Inter-ethnic conflicts rose sharply last December between the Hema and Lendu, two tribes that coexist with difficulty in Ituri. Between 2001 and 2006, at least 60,000 people were killed in fighting between the two tribes.

In a recent report, the UN stressed that the situation in the DRC is one of the most complex crises in the world, and it has deteriorated due to the escalation of several local conflicts.

In early 2018, about 5 million Congolese have been forced to leave their homes, including 4.35 million within the country and 674,879 refugees arriving in other African countries.


Five killed after attack on civilian vehicle in DR Congo

BENI, Democratic Republic of the Congo (Xinhua) -- At least five people were killed on Saturday in an attack by unidentified assailants in the North-Kivu province of the Democratic Republic of the Congo (DRC).

Sources on the spot said the army intervened soon after the attack on a civilian vehicle was reported. The vehicle was hit with several shots.

Eight people who were injured have been taken to the general hospital of Beni. The authorities have not yet identified the attackers but suspected the Ugandan rebels Allied Democratic Forces (ADF), active in the part of the country for decades.


Zambia police says DRC leader’s motorcade
involved in accident, one seriously hurt

LUSAKA Zambia (Xinhua) -- A 35-year-old driver sustained serious injuries in Lusaka, the Zambian capital, when his car hit a vehicle in the motorcade of the president of the Democratic Republic of Congo (DRC), Zambian police said on Sunday.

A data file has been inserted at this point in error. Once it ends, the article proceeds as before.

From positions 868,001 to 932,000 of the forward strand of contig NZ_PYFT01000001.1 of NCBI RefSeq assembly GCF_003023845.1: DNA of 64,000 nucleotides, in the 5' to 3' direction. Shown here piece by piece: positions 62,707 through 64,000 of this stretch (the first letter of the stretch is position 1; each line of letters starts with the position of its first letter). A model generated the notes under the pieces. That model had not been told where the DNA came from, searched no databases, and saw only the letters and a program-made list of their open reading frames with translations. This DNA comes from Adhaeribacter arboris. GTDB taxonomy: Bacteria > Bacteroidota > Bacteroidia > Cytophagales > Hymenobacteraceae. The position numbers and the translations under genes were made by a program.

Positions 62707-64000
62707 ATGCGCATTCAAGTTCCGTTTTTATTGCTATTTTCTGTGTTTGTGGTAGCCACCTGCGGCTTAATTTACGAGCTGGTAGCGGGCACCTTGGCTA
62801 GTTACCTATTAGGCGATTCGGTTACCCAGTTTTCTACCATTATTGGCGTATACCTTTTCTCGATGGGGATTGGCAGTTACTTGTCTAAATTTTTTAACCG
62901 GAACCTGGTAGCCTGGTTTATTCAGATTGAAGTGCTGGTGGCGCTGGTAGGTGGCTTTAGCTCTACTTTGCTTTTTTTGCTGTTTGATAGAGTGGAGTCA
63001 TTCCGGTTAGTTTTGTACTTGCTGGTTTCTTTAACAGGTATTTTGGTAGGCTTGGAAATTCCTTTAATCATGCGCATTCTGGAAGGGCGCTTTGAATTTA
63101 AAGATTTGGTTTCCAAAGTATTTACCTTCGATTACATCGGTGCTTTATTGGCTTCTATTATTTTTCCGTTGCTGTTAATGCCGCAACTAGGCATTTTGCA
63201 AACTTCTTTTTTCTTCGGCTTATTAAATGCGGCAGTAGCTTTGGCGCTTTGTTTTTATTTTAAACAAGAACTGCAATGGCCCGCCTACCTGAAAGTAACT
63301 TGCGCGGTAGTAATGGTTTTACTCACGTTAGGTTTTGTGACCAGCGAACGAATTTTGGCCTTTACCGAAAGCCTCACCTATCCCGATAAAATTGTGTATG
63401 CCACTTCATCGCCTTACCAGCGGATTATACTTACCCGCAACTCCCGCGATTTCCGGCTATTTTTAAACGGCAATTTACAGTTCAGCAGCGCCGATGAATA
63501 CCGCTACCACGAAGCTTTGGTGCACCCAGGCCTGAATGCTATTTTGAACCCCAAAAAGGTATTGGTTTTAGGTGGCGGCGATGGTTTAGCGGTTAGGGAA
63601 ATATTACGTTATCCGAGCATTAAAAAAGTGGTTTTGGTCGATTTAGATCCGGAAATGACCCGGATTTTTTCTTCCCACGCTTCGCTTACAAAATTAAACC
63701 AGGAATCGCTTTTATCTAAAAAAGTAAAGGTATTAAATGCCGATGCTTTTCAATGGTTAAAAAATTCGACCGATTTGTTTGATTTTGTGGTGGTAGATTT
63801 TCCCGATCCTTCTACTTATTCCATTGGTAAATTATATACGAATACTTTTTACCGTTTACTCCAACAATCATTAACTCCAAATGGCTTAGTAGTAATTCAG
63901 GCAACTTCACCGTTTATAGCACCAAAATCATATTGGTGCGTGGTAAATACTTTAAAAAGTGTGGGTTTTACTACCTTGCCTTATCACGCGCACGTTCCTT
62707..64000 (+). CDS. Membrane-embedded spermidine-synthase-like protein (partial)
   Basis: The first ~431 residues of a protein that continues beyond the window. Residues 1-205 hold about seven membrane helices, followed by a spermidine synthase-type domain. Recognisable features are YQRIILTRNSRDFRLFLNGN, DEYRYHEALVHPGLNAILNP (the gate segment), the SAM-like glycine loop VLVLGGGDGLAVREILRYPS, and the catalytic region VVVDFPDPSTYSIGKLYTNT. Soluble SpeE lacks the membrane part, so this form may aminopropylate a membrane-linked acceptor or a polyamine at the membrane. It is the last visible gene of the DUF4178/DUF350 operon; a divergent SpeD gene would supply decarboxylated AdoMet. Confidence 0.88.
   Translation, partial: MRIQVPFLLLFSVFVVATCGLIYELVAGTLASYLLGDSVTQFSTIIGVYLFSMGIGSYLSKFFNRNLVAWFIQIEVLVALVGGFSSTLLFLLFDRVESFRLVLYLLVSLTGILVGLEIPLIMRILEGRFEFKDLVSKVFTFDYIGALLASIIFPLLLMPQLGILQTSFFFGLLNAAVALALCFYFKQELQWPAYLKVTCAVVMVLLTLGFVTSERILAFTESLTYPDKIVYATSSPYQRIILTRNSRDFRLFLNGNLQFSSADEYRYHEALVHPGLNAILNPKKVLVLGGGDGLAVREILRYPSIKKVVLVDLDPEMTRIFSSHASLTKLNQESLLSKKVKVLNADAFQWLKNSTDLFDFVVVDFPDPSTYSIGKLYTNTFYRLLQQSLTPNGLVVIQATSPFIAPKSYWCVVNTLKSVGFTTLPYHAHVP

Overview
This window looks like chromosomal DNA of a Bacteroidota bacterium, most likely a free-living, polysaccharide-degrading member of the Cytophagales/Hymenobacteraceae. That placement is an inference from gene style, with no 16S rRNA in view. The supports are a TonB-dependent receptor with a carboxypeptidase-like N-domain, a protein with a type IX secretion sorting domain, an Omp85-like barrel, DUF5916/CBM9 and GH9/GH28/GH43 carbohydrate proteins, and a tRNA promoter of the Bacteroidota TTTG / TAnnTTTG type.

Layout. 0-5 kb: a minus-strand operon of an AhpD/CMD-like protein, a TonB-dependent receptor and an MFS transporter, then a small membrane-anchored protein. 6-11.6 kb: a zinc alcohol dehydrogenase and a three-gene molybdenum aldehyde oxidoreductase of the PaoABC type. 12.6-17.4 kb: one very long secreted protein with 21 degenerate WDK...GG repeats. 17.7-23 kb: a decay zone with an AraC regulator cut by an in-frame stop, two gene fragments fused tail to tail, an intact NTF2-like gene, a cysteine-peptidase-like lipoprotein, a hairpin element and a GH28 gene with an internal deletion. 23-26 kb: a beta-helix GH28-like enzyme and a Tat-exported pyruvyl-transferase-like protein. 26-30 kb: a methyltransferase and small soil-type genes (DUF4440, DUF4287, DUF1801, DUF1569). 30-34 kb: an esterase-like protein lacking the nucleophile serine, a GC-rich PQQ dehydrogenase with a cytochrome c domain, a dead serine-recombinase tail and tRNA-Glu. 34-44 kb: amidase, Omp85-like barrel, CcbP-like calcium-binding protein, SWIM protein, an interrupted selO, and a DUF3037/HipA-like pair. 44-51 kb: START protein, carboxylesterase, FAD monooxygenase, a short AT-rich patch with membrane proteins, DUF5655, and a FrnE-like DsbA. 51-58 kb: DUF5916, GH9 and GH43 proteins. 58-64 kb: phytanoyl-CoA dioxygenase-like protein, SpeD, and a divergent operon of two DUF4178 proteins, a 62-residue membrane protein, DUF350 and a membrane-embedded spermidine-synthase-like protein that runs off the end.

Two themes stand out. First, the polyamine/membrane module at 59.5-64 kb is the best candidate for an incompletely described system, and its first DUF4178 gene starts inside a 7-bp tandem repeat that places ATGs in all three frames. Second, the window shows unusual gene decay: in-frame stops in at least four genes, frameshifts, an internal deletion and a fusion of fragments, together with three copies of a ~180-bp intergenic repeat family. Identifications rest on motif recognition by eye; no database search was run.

The accident happened around mid-morning when one of the vehicles in DRC President Joseph Kabila’s motorcade collided with an oncoming vehicle that failed to give way to the motorcade, police spokesperson Esther Mwaata-Katongo said.

Kabila was not hurt in the incident.

The spokesperson said the driver of the vehicle that collided with the presidential motorcade sustained a fractured left leg, arm and multiple cuts while the driver of the vehicle in the presidential motorcade escaped unhurt.

Mwaata-Katongo said the vehicle, which spun off, hit a police officer on duty, who sustained injuries on his left leg.

Another vehicle, which was also part of the convoy, hit a parked car off the road after the driver swerved to the right trying to avoid hitting a vehicle in front of the convoy.

Last week, three soldiers and two civilians were killed while 11 others sustained injuries when Kabila’s motorcade was involved in an accident in his home country.

Kabila arrived in Zambia on Saturday to for talks with his Zambian counterpart, Edgar Lungu.

During the talks, Kabila assured the international community that he is dealing with pockets of instability that have affected some parts of the country, Zambian media reported.

Kabila was quoted as saying that his government wants to ensure that its borders with Zambia are free of instability.

On his part, the Zambian leader urged the international community to allow the DRC to deal with its problems as a sovereign state.

He said Zambia is concerned about the international community’s heightened interest in the electoral process of the DRC.

Kabila, who also met Zambia’s first president, Kenneth Kaunda, during the visit, has since returned to the DRC.